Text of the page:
Of the three associations, I think the first two conceptions of references are the most common, and a subset of the third. It is this third category that gets implemented in a hypertext referencing system. Each reference becomes a symbol for an action or set of actions, whether it be a means of citation, a way of evaluating trust, or to use the metaphor of cyber "space", a "place" where one can go to perform new actions.
In the technical sense, references become an Application Programming Interface (API). Each reference object has a set of methods (or programs) that can be performed upon it. Objects are usually divided into classes with a system of inheritance.
To use vehicles as an example, imagine a vehicle class with car, truck, and three-wheeler subclasses. All of these subclasses inherit "wheel" objects, but in different numbers and of different types. Truck tires could be different than car tires; and three-wheelers could be prevented from having more than three wheels. Trucks could possess "bed" objects in which other objects could be placed. All of these vehicle objects could have the "drive" method performed upon them.
As a technical concept, object oriented design is very useful, but when applied to people, it can become dehumanizing. What are the classes of people and what are the methods that can be performed upon them? This is the question that object-oriented hypertext asks.
Some readers may still not fully recognize the problem of objectification. To illustrate it further, I will enlist the help of the AmIhotOrNot.com website, a website which exemplifies objectification. AmIhotOrNot.com allows anyone to submit any picture that is on the internet to the AmIhotOrNot.com web site. The picture is then displayed to the sites visitors, who rate the person in the picture on a scale of 1 to 10, according to how "hot" they judge the submitee to be. As visitors rate each picture, they are displayed another persons picture to rate, and the average rating that the AmIhotOrNot.com collective has assigned to the previous persons picture.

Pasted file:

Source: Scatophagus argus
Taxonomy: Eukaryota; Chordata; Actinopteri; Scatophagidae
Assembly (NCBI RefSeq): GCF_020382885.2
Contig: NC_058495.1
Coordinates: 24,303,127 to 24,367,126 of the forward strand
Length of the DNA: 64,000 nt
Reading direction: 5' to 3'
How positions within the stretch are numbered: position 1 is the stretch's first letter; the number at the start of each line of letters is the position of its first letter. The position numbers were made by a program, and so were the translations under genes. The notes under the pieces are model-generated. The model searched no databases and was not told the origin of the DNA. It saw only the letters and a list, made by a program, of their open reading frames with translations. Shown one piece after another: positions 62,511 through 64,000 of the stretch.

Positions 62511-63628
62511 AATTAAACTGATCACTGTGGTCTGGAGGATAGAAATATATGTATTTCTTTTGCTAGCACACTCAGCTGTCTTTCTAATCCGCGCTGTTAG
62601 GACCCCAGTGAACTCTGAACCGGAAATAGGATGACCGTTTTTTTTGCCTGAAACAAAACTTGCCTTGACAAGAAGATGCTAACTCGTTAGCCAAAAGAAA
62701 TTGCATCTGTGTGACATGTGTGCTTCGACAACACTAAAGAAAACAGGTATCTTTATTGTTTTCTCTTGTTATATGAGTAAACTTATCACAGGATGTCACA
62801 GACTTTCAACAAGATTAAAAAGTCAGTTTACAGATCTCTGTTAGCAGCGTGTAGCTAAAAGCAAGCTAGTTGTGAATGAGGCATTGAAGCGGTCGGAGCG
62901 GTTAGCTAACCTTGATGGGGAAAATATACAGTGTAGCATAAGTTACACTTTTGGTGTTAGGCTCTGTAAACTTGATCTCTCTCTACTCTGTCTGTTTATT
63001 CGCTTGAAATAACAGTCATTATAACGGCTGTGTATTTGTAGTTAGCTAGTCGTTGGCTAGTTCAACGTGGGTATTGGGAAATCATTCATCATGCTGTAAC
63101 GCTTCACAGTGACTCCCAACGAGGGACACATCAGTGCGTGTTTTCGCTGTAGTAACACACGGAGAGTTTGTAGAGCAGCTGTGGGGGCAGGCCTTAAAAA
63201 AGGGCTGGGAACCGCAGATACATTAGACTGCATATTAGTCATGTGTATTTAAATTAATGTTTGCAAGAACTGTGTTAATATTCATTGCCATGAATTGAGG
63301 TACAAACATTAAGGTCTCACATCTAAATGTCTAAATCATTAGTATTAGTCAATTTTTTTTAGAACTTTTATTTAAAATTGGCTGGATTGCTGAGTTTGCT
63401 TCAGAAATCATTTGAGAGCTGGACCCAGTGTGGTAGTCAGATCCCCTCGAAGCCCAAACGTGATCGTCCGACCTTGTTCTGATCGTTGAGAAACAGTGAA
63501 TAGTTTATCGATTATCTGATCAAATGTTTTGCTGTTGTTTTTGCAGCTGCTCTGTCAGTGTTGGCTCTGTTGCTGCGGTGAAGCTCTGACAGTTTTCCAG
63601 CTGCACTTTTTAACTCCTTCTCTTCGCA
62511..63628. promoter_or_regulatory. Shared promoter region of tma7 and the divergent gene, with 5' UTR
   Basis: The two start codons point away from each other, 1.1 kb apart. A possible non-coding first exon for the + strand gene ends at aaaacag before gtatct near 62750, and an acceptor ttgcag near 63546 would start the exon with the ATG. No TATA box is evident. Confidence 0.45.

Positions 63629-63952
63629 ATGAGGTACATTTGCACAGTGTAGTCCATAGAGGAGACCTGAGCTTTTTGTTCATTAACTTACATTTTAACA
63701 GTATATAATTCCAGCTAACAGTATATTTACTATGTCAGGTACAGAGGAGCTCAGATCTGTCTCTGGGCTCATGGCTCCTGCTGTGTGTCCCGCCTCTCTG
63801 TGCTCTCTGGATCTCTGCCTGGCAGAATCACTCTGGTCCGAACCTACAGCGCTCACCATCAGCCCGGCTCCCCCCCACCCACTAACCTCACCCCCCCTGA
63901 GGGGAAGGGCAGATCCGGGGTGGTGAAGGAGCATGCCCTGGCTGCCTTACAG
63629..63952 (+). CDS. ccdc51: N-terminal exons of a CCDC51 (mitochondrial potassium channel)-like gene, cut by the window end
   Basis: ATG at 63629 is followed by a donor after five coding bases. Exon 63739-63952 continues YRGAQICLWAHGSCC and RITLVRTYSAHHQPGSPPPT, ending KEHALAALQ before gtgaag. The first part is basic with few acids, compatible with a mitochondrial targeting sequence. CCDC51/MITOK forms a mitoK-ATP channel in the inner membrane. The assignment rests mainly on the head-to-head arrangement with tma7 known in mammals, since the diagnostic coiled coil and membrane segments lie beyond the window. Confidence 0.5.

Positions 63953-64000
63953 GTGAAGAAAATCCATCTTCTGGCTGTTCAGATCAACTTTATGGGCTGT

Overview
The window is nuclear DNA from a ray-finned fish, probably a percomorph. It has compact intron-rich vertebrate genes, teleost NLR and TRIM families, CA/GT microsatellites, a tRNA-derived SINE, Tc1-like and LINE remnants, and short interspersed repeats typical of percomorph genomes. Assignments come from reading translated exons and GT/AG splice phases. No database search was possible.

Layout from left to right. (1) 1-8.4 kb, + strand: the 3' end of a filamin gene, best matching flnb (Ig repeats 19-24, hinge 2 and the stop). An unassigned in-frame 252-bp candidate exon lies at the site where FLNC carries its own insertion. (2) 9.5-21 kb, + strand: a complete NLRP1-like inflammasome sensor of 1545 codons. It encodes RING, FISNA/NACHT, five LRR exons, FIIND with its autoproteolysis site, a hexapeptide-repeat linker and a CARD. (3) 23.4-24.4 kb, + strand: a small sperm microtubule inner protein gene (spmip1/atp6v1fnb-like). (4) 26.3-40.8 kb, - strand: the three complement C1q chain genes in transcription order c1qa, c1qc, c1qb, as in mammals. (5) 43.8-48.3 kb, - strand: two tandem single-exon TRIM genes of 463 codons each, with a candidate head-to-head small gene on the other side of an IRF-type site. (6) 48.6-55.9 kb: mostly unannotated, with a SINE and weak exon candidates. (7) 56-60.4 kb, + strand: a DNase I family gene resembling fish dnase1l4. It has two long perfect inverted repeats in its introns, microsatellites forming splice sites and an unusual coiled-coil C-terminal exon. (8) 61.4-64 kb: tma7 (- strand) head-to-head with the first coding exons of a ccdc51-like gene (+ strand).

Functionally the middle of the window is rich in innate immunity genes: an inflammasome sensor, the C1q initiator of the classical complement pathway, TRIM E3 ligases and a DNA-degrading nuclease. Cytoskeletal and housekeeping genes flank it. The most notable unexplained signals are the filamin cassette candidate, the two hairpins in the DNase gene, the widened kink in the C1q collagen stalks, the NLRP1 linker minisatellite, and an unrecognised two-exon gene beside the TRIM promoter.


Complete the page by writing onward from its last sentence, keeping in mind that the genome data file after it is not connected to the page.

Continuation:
The genius of this site is its ability to efficiently exploit humans desire to judge each other and know how others are judged. AmIhotOrNot.com does not store any pictures on its web server. It merely allows readers to direct other readers to servers throughout the internet. These servers send their pictures to AmIhotOrNot.com viewers for display within the AmIhotOrNot.com frame of judgment. The people being judged may have voluntarily submitted their pictures to the AmIhotOrNot.com website or the pictures may have been submitted without their knowledge or permission. Either way, the server on which their picture is stored will send a digital image of them to AmIhotOrNot.com viewers.